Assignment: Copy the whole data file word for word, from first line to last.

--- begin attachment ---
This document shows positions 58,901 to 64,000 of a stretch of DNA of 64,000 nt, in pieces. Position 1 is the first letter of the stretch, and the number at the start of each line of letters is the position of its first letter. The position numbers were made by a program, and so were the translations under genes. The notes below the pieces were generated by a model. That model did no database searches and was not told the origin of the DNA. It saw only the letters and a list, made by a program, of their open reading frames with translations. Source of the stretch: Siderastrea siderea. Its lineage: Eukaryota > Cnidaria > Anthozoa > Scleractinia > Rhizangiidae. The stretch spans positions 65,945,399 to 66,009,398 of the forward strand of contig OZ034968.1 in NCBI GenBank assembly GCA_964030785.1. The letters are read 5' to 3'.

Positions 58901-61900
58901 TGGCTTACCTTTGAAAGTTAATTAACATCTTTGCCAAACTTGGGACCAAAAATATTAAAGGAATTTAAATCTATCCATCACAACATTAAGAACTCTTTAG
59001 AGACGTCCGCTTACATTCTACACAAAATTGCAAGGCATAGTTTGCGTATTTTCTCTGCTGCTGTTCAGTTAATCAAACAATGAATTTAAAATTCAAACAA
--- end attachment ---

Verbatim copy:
This document shows positions 58,901 to 64,000 of a stretch of DNA of 64,000 nt, in pieces. Position 1 is the first letter of the stretch, and the number at the start of each line of letters is the position of its first letter. The position numbers were made by a program, and so were the translations under genes. The notes below the pieces were generated by a model. That model did no database searches and was not told the origin of the DNA. It saw only the letters and a list, made by a program, of their open reading frames with translations. Source of the stretch: Siderastrea siderea. Its lineage: Eukaryota > Cnidaria > Anthozoa > Scleractinia > Rhizangiidae. The stretch spans positions 65,945,399 to 66,009,398 of the forward strand of contig OZ034968.1 in NCBI GenBank assembly GCA_964030785.1. The letters are read 5' to 3'.

Positions 58901-61900
58901 TGGCTTACCTTTGAAAGTTAATTAACATCTTTGCCAAACTTGGGACCAAAAATATTAAAGGAATTTAAATCTATCCATCACAACATTAAGAACTCTTTAG
59001 AGACGTCCGCTTACATTCTACACAAAATTGCAAGGCATAGTTTGCGTATTTTCTCTGCTGCTGTTCAGTTAATCAAACAATGAATTTAAAATTCAAACAA